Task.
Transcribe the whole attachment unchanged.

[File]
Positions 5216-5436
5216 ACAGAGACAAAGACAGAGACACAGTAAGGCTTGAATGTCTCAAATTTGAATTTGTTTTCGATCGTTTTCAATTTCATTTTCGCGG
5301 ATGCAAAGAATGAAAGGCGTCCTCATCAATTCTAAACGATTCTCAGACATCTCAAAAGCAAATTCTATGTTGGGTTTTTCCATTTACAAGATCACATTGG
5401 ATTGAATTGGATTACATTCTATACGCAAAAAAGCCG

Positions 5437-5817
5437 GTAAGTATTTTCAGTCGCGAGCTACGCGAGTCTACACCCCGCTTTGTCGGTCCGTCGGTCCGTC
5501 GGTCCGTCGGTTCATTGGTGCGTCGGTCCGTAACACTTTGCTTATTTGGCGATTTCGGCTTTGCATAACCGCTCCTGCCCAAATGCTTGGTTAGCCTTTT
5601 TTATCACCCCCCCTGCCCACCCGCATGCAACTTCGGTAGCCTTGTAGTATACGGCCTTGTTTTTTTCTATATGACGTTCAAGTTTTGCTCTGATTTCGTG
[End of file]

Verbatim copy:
Positions 5216-5436
5216 ACAGAGACAAAGACAGAGACACAGTAAGGCTTGAATGTCTCAAATTTGAATTTGTTTTCGATCGTTTTCAATTTCATTTTCGCGG
5301 ATGCAAAGAATGAAAGGCGTCCTCATCAATTCTAAACGATTCTCAGACATCTCAAAAGCAAATTCTATGTTGGGTTTTTCCATTTACAAGATCACATTGG
5401 ATTGAATTGGATTACATTCTATACGCAAAAAAGCCG

Positions 5437-5817
5437 GTAAGTATTTTCAGTCGCGAGCTACGCGAGTCTACACCCCGCTTTGTCGGTCCGTCGGTCCGTC
5501 GGTCCGTCGGTTCATTGGTGCGTCGGTCCGTAACACTTTGCTTATTTGGCGATTTCGGCTTTGCATAACCGCTCCTGCCCAAATGCTTGGTTAGCCTTTT
5601 TTATCACCCCCCCTGCCCACCCGCATGCAACTTCGGTAGCCTTGTAGTATACGGCCTTGTTTTTTTCTATATGACGTTCAAGTTTTGCTCTGATTTCGTG